Plato ResearchPlato disdained democracy as government by mobs and slaves, and his view was the standard one in history, at least up to fairly recent times. He lived long before the era of modern mass communications, of course, in a time when the majority of people were illiterate. Even in the West before modern times, this was typical and the common people were controlled by force or the skillful use of religion. For the most part, any 'communication' with them was in the form of commands, orders and edicts issued by the monarchs and ruling elites, and Plato would certainly have agreed that this was the best way to govern society. Bluntly speaking, he thought that the man function of the masses was to work, obey and keep quiet, and that the rulers were like the captains of a ship whose word was law. In politics at least, his ideal of an authoritarian and hierarchical society was the norm in most times and places, as was slavery in its various forms, although whether the ruling elites were necessarily enlightened is highly debatable. Even many of the Founders of the U.S. in the 18th Century also had this assumption that gentleman of property and refinement, with the wealth and leisure time to devote to important questions of state, were the natural ruling class of society. Disdain for the supposedly ignorant and uneducated masses was also common in the authoritarian and totalitarian regimes of the 20th Century, which ruled by brute force and coercion, but also through the use of mass propaganda. All governments used the new electronic media to manipulate and control the masses to some degree, just as large corporations employed them to sell products to consumers. These developments all took place over 2,000 years after Plato's lifetime, however, and used technologies that he would not have been able to imagine. In his world, where printing did not even exist, communication was far more simple, direct and verbal, although he did expect his Guardian caste to be able to deliver effective speeches to explain their policies.

Section Theses and Synopsis:

The Republic is divided into ten chapters in which the first four describe his view of the just and perfect society as one organized along authoritarian lines with a rigid caste system. He explains that the human soul (nous) is also divided into three parts, just as the larger society, with the rational part responsible for government, the timocratic or courageous part that desired glory, honor and power, than the slave-like part that was ruled by lusts, passions and material desires. Since the vast majority of humanity consisted of the third type, they could not even govern themselves much less the larger society. All authoritarians in history have agreed with Plato on this point, including the mass media propagandists and manipulators who employ modern communications systems.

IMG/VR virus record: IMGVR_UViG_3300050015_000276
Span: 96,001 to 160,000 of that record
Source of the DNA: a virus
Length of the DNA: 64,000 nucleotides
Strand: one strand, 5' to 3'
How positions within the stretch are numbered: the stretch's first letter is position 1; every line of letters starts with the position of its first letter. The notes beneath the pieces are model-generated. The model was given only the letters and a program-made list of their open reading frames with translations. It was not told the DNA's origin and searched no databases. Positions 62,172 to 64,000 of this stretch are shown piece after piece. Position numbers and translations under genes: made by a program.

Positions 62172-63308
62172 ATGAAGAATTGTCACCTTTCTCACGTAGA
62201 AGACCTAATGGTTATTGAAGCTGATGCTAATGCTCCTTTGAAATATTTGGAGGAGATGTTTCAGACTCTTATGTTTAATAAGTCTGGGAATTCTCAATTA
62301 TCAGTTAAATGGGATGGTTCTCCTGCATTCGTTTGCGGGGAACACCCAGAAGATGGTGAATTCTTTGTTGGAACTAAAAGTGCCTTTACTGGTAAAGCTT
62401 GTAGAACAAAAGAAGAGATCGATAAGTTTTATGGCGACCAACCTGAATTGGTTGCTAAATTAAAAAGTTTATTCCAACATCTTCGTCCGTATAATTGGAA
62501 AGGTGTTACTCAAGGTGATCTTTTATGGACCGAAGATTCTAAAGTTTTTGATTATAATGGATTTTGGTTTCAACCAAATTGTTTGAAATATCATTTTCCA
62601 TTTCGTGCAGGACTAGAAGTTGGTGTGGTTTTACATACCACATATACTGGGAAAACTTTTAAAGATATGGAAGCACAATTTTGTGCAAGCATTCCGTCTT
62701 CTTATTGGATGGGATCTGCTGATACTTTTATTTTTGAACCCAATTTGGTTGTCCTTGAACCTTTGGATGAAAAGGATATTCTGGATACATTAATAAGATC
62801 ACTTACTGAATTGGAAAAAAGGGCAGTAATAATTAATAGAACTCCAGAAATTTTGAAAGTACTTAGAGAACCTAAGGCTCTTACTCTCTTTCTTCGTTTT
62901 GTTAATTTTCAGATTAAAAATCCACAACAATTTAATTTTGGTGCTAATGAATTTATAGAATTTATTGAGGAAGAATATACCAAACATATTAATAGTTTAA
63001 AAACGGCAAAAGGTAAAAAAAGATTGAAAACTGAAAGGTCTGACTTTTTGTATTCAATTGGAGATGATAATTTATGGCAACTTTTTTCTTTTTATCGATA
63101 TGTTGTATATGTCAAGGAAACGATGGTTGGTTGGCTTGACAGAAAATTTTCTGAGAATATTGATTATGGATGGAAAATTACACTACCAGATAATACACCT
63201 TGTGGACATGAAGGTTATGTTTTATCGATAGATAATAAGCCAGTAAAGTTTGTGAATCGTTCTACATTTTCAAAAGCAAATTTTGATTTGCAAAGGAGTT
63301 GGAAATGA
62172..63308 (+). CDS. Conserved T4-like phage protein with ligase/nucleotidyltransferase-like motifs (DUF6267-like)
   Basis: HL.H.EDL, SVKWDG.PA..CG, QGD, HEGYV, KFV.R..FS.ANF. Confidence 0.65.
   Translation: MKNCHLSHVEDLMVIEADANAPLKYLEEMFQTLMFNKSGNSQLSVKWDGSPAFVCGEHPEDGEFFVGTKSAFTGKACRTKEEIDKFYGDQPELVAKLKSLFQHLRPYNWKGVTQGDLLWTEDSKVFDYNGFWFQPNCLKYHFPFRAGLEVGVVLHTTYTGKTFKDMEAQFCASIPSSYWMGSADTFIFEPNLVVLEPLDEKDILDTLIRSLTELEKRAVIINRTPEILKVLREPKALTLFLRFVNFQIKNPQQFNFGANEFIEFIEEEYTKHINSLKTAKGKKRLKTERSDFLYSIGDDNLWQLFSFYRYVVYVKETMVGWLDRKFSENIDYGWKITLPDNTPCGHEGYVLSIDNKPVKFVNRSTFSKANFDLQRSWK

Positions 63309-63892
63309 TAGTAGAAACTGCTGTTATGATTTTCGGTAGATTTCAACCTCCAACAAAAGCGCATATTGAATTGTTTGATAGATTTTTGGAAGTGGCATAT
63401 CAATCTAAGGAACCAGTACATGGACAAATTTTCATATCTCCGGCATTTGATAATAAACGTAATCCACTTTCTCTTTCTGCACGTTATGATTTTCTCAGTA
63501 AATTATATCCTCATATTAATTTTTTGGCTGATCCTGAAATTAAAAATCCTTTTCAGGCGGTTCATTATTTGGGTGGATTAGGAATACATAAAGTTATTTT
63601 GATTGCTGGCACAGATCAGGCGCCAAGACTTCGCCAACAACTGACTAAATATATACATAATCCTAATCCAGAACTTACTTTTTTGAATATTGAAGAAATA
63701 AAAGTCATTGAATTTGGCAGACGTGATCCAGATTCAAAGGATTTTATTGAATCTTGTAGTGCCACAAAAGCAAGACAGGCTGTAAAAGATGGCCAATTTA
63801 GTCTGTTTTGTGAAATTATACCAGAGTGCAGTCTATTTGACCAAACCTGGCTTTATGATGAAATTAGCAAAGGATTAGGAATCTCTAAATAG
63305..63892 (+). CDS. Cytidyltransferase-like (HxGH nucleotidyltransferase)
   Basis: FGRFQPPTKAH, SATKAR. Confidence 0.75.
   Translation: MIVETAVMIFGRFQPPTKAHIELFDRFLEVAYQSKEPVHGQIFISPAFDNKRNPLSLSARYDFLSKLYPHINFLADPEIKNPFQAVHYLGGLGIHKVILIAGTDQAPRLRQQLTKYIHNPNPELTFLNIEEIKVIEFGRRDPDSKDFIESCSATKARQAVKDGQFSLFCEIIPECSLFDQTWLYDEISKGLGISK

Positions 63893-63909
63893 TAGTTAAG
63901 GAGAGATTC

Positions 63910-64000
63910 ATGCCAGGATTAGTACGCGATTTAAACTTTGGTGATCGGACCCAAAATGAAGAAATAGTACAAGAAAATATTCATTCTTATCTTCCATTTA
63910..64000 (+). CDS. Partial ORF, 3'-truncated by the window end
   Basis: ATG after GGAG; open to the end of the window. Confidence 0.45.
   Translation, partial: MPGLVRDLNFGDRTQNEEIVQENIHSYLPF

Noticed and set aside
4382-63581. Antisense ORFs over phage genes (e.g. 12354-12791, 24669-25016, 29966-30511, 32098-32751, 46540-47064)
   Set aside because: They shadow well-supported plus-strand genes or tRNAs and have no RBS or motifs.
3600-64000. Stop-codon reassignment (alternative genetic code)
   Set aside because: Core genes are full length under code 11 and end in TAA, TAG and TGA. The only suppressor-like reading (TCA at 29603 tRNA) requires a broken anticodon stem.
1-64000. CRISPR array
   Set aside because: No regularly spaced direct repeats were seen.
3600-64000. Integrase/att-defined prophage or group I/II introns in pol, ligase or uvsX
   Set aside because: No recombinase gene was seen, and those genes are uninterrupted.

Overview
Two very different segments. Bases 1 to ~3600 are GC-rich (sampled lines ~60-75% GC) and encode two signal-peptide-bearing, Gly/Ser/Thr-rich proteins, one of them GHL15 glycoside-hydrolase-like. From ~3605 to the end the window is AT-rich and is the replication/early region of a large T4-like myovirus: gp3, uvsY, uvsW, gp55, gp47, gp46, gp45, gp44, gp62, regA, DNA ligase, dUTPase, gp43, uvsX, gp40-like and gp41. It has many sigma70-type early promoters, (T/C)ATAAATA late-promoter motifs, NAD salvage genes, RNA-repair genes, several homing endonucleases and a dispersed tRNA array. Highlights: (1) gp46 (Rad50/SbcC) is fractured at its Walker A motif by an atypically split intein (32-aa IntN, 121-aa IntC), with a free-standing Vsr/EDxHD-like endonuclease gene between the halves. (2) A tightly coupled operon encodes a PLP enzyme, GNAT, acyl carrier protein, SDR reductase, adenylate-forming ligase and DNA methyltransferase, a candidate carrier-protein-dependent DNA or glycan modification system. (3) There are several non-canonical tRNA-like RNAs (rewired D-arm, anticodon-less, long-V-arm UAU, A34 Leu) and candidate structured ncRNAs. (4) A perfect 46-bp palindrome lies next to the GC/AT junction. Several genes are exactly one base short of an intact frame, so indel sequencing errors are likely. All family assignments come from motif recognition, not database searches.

In the next three chapters, Plato describes the Guardians or philosopher kings, the qualities necessary for their selection and the type of education that would be provided to them at state expense. First and foremost, they had to be rational, enlightened men (and women) who were not motivated by money, material needs or desire for military glory. Those were only for the lower castes, while the elites would have knowledge of God, the soul and the perfect or ideal Forms that were the true basis of the universe. All of this perfection came from God in fact, even though only a privileged few could comprehend it, and therefore real knowledge was also eternal and unchanging. As he pointed out in his allegory of the cave, most people were simply blind to these higher truths, and lived like fools trapped in darkness. Most of the masses would never have superior wisdom and consciousness, but only of the physical-material world, which was doomed to death and decay.

In the last two chapters, he insists that his philosopher kings will not be tyrants, since they will rule justly for the greater good of every member of society, and unlike dictators will not be in love with power for the sake of power or the desire to accumulate money and material things. Since the Guardians are spiritually, morally and intellectually superior, the masses will also be more likely to willingly accept their rule, although those who do not will be exiled or executed. He also warns that those souls who do good (as he defines it) will be rewarded in the afterlife while sinners will be punished even after death. Of course, the highest rewards will be reserved for the Guardians who spent their lives as wise and enlightened rulers of other people.